Southern Roots (119 East Main Street, Jamestown), which serves up tasty Southern dishes, is just a quick 15-minute drive from High Point in Jamestown. Think bacon jam, fried green tomatoes, and pimento cheese. Open for lunch and dinner, this spot emphasizes a farm-to-table philosophy with fresh, local ingredients that go into each dish.

For your Carolina barbecue fix, head on over to Lexington Barbecue (100 Smokehouse Lane, Lexington), also known as “The Honeymonk” or “The Monk” to locals. Although it’s 30 minutes outside of town, this classic and casual barbecue joint is worth the journey, as it has received national acclaim for its smoky meats.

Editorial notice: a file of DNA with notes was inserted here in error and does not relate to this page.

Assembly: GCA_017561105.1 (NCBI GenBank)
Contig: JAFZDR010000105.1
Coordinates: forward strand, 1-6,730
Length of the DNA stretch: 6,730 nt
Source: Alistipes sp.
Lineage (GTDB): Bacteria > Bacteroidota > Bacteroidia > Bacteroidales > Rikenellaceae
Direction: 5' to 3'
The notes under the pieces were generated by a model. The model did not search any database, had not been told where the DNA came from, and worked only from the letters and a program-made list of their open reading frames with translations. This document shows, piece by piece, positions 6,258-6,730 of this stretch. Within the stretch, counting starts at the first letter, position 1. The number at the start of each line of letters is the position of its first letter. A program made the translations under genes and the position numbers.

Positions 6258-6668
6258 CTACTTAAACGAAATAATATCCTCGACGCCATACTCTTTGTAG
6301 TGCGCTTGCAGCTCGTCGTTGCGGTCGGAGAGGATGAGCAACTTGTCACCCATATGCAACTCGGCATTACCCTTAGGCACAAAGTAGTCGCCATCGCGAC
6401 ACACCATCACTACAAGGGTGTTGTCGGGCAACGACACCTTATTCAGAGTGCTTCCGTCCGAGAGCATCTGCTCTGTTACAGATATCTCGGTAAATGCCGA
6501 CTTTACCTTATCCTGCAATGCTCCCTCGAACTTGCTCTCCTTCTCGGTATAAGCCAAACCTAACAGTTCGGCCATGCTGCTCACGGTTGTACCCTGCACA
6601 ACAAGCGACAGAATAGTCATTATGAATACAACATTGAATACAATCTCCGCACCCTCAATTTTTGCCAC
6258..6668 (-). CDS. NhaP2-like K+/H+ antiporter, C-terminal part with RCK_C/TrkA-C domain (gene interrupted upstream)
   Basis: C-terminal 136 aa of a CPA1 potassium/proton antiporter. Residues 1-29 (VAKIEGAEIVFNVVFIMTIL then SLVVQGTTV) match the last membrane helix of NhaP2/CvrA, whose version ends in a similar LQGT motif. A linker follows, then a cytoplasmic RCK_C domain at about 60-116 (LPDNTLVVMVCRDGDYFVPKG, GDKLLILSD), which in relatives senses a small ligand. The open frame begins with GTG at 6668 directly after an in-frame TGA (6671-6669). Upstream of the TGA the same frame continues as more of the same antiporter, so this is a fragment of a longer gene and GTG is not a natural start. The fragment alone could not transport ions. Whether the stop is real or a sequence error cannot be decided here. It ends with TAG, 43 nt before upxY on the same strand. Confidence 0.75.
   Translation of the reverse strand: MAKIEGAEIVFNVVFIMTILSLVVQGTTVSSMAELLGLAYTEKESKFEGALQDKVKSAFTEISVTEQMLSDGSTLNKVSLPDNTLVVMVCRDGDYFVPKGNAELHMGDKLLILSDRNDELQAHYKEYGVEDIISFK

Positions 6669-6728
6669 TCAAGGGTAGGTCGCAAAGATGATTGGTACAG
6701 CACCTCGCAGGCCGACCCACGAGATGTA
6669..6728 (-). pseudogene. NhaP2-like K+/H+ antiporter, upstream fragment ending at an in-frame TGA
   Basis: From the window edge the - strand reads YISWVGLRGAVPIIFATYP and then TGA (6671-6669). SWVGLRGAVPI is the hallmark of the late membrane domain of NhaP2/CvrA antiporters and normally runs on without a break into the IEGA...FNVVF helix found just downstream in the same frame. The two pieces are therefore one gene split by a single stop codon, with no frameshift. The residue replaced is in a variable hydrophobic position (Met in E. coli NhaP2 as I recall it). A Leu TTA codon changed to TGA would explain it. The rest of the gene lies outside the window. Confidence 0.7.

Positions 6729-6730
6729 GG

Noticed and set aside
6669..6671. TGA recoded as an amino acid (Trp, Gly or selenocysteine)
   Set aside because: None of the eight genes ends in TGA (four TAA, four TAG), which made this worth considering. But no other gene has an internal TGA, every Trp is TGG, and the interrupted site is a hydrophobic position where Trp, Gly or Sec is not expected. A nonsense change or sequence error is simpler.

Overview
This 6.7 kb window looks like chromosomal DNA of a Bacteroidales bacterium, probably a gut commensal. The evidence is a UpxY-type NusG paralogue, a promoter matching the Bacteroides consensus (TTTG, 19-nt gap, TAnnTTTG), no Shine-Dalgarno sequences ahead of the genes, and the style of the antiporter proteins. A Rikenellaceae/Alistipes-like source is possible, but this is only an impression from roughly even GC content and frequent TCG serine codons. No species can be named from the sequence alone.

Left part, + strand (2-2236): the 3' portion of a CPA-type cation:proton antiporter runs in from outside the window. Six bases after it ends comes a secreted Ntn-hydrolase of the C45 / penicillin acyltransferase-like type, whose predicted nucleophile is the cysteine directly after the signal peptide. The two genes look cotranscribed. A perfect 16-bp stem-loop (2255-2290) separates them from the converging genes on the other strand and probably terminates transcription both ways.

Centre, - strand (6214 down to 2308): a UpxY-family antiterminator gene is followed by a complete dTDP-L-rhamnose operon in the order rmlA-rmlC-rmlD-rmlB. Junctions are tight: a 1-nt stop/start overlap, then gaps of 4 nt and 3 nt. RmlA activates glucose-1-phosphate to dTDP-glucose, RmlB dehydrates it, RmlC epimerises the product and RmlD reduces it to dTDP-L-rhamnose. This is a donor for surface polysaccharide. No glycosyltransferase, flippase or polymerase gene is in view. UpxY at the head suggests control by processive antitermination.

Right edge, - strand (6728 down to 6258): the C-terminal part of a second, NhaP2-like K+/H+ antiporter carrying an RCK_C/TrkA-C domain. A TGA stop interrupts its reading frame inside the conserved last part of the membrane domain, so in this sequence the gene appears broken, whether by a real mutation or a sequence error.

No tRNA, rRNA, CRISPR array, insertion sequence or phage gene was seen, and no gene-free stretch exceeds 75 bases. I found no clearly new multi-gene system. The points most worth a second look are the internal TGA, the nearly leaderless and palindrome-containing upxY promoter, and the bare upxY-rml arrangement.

Southern cuisine meets fine dining at Winston-Salem hot spot Mozelle’s (878 West 4th Street, Winston-Salem). “This restaurant is one of my favorite places to eat in Winston,” says Nosek. The menu also embraces the Far East with a few Asian dishes like the Southern spring rolls and Korean barbecue pork spare ribs.

1618 Downtown (312 South Elm Street, Greensboro) is an excellent option for lunch or dinner, with an extensive wine and cocktails list and offerings ranging from a kale caesar salad to a truffle roast beef sandwich to ancho barbecue-glazed confit duck legs, all served up in a casual-cool atmosphere.

If burgers and beer are your calling, Hop’s Burger Bar (2419 Spring Garden Street, Greensboro), a Greensboro hole-in-the-wall, is your go-to spot with a “build your own burger” menu and an array of loaded fries options. And there’s plenty of beer to wash it all down.